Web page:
June 24, 2022

A top US journalist uncovered Trump’s secret post-election merchandise shell company

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Since the end of 2017, customers have been able to buy a can of Trump deodorant for $14 online or from a store in New York’s Trump Tower – but no antiperspirant is strong enough to cover up the stench of a president who constantly capitalizes on his position. 


It may not strictly be illegal but it is unprecedented for a president to sell items bearing his name and image that are not for the purpose of raising funds for his political campaign or for charity.

“Experts on ethics and the presidency,” reports USA Today, “could not cite prior examples of these items being sold for the president’s personal profit.”

In his usual sneaky way, Trump and his family company, The Trump Organization, never announced that in May 2017 it had formed T Retail LLC in Delaware, and filed business registration forms in the states of New York, Florida, Lousiana and Virginia.

However, in a 92-page mandatory federal financial disclosure filing last week, Trump had to list his income from the venture, which, reports USA Today, “sells everything from T-shirts and hats to dog leashes and gold bar-shaped coin banks branded with the ‘Trump’ name.”

And of course, deodorant.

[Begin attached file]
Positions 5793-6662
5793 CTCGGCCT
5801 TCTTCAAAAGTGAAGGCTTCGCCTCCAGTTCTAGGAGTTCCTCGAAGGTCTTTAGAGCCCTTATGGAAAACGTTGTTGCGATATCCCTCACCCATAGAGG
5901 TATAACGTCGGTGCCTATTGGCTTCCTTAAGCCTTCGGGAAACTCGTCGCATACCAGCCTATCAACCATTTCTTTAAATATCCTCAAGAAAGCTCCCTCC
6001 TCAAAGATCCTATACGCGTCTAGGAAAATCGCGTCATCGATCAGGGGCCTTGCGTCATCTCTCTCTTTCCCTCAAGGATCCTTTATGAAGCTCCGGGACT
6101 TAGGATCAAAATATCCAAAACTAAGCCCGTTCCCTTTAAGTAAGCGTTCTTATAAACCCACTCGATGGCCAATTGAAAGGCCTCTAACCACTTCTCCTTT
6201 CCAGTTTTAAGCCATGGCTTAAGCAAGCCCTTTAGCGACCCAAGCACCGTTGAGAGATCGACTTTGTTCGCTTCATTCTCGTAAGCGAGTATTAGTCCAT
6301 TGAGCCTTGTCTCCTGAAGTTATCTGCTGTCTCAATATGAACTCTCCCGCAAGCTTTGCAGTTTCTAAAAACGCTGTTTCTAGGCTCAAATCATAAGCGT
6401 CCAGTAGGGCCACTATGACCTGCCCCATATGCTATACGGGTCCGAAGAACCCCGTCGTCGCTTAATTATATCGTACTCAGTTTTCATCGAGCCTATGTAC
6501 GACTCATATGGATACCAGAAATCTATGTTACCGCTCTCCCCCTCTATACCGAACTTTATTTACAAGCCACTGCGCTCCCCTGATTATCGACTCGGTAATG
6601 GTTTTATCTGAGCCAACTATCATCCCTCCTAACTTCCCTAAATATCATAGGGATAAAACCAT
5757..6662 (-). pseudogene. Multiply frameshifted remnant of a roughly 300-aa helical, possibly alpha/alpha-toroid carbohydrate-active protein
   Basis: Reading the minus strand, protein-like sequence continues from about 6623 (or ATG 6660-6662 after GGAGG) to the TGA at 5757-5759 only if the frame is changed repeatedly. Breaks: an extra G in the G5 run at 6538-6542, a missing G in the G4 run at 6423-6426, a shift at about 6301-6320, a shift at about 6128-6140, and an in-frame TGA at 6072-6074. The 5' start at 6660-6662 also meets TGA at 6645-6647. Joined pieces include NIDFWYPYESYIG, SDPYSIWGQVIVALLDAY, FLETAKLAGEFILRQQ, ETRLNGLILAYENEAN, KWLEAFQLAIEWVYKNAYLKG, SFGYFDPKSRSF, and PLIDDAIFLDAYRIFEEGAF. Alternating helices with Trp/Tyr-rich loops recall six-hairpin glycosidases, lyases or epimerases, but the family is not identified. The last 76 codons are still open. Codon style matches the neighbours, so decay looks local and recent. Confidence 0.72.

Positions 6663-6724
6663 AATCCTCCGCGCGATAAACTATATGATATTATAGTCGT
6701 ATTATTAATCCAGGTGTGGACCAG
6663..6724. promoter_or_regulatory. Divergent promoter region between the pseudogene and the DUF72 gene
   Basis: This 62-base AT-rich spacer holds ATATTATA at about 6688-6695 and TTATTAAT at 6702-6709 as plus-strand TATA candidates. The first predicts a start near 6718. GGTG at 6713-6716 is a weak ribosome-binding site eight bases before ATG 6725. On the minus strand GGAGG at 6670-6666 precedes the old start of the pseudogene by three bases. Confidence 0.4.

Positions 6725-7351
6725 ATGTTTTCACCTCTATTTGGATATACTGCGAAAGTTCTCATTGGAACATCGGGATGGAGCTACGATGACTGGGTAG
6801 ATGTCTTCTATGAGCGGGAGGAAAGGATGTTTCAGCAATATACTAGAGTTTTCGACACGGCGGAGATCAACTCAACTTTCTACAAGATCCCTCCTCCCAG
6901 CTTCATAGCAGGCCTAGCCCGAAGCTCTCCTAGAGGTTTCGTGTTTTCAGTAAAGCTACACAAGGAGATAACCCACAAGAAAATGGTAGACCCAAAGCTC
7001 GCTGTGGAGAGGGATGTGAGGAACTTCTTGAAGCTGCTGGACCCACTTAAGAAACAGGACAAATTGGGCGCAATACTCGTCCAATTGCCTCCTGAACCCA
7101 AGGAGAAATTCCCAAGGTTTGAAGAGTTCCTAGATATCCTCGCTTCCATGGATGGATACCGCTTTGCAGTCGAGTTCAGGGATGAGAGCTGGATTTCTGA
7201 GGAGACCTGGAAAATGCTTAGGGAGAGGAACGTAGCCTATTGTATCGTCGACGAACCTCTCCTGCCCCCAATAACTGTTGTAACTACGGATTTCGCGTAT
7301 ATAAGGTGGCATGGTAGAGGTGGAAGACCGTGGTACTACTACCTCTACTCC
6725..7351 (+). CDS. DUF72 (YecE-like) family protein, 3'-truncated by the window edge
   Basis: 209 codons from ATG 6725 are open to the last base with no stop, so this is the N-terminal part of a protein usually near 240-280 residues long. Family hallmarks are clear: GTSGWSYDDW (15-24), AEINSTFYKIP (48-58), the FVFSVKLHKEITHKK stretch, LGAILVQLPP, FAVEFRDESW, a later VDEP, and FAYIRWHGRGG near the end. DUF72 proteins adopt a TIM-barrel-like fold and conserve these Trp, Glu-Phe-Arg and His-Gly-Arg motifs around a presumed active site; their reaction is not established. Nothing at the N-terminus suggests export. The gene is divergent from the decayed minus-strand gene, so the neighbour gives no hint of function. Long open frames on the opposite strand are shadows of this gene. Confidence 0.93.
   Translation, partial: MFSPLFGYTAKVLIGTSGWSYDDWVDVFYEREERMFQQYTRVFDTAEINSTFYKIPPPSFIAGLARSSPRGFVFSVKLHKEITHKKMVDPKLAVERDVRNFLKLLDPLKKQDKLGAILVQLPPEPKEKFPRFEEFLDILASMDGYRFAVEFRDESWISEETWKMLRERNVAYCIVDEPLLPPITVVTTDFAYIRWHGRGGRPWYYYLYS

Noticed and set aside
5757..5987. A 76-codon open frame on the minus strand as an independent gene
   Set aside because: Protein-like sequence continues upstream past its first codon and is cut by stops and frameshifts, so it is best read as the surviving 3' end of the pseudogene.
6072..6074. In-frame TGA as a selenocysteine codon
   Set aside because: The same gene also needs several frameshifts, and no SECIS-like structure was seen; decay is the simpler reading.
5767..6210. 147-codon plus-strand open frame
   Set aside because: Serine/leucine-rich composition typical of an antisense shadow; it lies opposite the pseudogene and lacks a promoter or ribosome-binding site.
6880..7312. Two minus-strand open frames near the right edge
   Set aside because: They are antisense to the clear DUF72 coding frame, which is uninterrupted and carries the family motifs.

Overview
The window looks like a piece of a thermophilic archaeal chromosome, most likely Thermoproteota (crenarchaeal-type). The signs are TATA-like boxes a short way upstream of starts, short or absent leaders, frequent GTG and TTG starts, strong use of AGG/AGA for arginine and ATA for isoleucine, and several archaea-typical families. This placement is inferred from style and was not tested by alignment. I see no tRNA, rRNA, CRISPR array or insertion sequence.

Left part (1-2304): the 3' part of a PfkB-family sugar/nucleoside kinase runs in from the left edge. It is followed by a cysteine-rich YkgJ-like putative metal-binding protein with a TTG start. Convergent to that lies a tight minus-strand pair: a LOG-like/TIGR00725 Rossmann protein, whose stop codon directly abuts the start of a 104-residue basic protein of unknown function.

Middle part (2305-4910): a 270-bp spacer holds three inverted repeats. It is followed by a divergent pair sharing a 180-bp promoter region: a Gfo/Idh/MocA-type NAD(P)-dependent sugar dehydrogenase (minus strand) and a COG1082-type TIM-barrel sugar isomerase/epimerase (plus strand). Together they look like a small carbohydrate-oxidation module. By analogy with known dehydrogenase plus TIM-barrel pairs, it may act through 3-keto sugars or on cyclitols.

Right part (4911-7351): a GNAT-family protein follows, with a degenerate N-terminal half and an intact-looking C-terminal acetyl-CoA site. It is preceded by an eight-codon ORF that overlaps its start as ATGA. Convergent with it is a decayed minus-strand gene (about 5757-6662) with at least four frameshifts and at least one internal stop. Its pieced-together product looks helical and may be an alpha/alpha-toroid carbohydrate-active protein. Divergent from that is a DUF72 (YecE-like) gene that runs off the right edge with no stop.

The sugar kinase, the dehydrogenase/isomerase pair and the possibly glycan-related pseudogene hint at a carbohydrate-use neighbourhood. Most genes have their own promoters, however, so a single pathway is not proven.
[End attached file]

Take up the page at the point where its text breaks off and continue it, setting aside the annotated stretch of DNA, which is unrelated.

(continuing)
For the calendar year 2017, the president’s income from T Retail LLC was over $107,000 – but that was just for online sales and does not include sales from the Trump Tower store. 

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Since the venture didn’t really get started until November, USA Today estimates that means the president is making about $50,000 a month from the online business.

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The items like bathrobes, shot glasses, mugs, golf gear and more bear the Trump name and in many cases a picture of Donald Trump but do not indicate he is president.

There’s a separate online business and physical store, also in the basement of Trump Tower, which sells merchandise branded with the “Make America Great Again” slogan and the presidential logo, apparently to make money that goes to Trump’s political campaigns. 

If you don’t think Trump’s side business borders on the inappropriate, you have to wonder why Trump never announced it, and why when USA Today discovered the income on the disclosure statement, it took a week before they could get information on just what it was and where the money came from. 

The Trump merchandise business may be legal, but it is distasteful for a president to capitalize on his high profile position in such a tawdry way, according to Jordan Libowitz, communications director at Citizens for Responsibility and Ethics in Washington he told USA Today: “It does feel a little unethical.”

“You want to think that the president is above doing this kind of thing — that he’s not considering the presidency as a way to make him money,” added Libowitz, “but as a sacrifice he’s taking in public service.”